Wireless 2021: A Celebration of Lyrical Flow

★★★★☆
How do you compete with a global superstar coming out as a special guest? Megan Thee Stallion showed it’s more than possible.

drake

★★★★☆

How do you compete with a global superstar coming out as a special guest on the opening night? Megan Thee Stallion showed the way.

Megan Thee Stallion’s daring, energetic performance had near-perfect choreography.

For a music scene that typically professes a hard demeanour, it was clearly difficult to hold back the emotion. Crowds of twenty-something-year-olds, in a bucket hat bonanza, listening to their favourite artists at the 50,000-capacity venue in Crystal Palace Park. Having German Doner Kebab as a co-sponsor made sense. This was the night out (well, technically, a weekend of day fests) that people had wanted in yonks.

Of course, there was that appearance. The only place to start. It was a special guest performance, the impact of which was still being spoken about on Sunday.

For a music scene that typically professes a hard demeanour, it was clearly difficult to hold back the emotion

Fresh after his album Certified Lover Boy shot to number one in the charts, Drake was brought out by Future on the Friday for an impromptu feature. ‘Hey Wireless, the boy is home’ flashed on the screen – a shrewd sentiment, given this was a British summer full of hope and anticipation for coming home. The wild rush of celebration was coupled, if anything, with disbelief.

‘I would not have wanted my first show back to be anywhere other than Wireless,’ he told the jubilant mass. You can only imagine the ecstasy.

Headie One announced onstage he’s dropping a new mixtape next month. Credit: Jordan Curtis-Hughes.

The weekend of festivities then had itself a unique challenge: how do you top that? Which special guests were going to play now? Was the bar set too high?

Even ZieZie, a rising star from South London who’s already amassed over 200 million streams and performed on the Palace Stage on Saturday, was somewhat starstruck by the ‘crazy moment [Drake] came out’.

Which special guests were going to play now? Was the bar set too high?

ZieZie’s confidence following his performance on the sunlit Palace Stage was clearly on show. ‘I should have been over there,’ he told whynow, pointing to the main stage. ‘Hopefully someone brings me out.’

With a spate of new singles due to be released by the end of 2021, and a new album set to drop ‘hopefully at the beginning of next year’, there’s every chance he may well do. It’s clear for aspiring rappers, this is the festival to cut your teeth and solidify your act.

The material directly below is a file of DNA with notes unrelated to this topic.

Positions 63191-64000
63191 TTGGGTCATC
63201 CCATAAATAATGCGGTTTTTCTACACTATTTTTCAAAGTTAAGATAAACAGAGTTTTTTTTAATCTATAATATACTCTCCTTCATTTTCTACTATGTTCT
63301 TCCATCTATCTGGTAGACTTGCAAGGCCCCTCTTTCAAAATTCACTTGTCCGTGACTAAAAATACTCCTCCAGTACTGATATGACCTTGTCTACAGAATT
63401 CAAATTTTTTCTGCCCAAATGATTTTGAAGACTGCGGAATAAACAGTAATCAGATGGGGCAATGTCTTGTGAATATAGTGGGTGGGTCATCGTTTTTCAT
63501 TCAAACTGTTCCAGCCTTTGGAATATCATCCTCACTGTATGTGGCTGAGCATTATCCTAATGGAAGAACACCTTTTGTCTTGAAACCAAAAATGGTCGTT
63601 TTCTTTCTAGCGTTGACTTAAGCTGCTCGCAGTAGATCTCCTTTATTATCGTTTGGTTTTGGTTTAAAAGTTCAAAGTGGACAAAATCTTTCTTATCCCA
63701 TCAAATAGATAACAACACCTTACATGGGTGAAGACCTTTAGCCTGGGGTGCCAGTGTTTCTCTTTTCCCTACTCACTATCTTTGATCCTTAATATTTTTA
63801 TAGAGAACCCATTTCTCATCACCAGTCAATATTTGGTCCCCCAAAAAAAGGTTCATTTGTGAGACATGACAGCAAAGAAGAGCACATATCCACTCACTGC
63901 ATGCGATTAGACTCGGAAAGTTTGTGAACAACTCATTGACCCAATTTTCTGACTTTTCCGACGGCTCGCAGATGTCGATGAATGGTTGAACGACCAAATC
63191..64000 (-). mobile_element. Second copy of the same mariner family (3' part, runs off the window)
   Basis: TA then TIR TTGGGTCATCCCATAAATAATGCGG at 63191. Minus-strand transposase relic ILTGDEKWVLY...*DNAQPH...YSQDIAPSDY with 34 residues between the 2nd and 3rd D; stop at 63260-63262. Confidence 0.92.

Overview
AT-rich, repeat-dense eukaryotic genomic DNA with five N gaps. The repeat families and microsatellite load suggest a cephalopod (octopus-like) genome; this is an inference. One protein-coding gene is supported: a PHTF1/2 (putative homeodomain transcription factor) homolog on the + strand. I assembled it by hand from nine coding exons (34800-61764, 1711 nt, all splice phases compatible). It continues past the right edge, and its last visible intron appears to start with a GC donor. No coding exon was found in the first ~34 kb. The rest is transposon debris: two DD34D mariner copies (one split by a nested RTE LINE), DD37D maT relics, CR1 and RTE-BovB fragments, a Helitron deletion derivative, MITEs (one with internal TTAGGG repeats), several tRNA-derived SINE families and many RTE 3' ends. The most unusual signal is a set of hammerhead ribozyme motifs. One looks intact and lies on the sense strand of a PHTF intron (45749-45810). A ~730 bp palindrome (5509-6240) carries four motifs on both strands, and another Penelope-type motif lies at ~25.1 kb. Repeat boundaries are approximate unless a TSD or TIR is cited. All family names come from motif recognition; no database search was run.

Central Ce showed on the Sunday why he’s one of London’s greatest young talents right now. Credit: Jordan Curtis-Hughes.

At one point, Central Cee asked the crowd to help him produce a music video. Credit: Jordan Curtis-Hughes.

DTG, another rising talent, who was brought out by S1mba to play their smash hit ‘Rover’, struck a similar tone of astonishment and ambition. Though admittedly his first festival was Reading and Leeds just two weeks before (‘I’ve never been to festivals before; I’ve just never really been that sort of person’), the experience didn’t disappoint.

‘Coming here post-lockdown,’ he said, ‘it’s just good to see everyone out enjoying themselves. It’s lit.’ On a personal note, too, DTG only grew up ten minutes away from the arena. He may not have travelled far, but for his career this felt like a ‘significant’ moment.

Central Cee showed why he’s one of London’s greatest young talents right now

More heart-felt acts would follow. Fredo delivered a more melodic, danceable side to grime on the Main Stage on the Saturday, before Swae Lee gave a touching tribute to being in London. (Swae Lee was particularly buoyed following one of the more unusual moments across the weekend when his mic didn’t work. ‘When this mic comes back on, I’m a f**k s**t up,’ he let us know).

Central Cee, too, gave an impressive performance on the Sunday and showed why he’s one of London’s greatest young talents right now. He showed his popularity, too, when the crowd helped him film a music video, in a moment that seemed to epitomise the modern world we live in.

This was a London party fans had waited two years for.

Skepta gave a strong headline performance on the Saturday. Credit: Jordan Curtis-Hughes.

Other noticeable moments included Dappy still showing he had a pull factor on the Sunday with a set that harked back to simpler times; Meek Mill dishing out his first ever UK performance; and Headie One announcing onstage he’s dropping a new mixtape, ‘Too Loyal… For My Own Good’, next month.

The true hero, though, was Megan Thee Stallion. The 26-year-old Texan’s daring, energetic performance with near-perfect choreography provided some female empowerment to an otherwise blokey weekend (indeed, there were only four women on the entire line-up). Tracks like ‘Cash Shit’ and ‘Crybaby’ showed that few things are more fun than expressing sheer confidence.

Tracks like ‘Cash Shit’ and ‘Crybaby’ showed that few things are more fun than expressing sheer confidence

‘She’s the GOAT,’ one fan mouthed to their mate in front of me. It was certainly hard – in that moment – not watch and think she was up there with the greatest of all time. Strong words, undoubtedly, but if she continues to set festivals alight in such a way, it may be hard to argue against at some point in time.

Closing the weekend was Migos, the trio from Georgia, who were headlining the festival for a third year in a row. Inducing a mosh-pit mania for their well-known hits, it was certainly a worthy headliner – as much as Skepta’s driven performance on the Saturday, who donned all-black and a chain of bullets round his body. But Megan Thee Stallion would be the one to show who was really boss and helped bring the festival back with an explosive bang.


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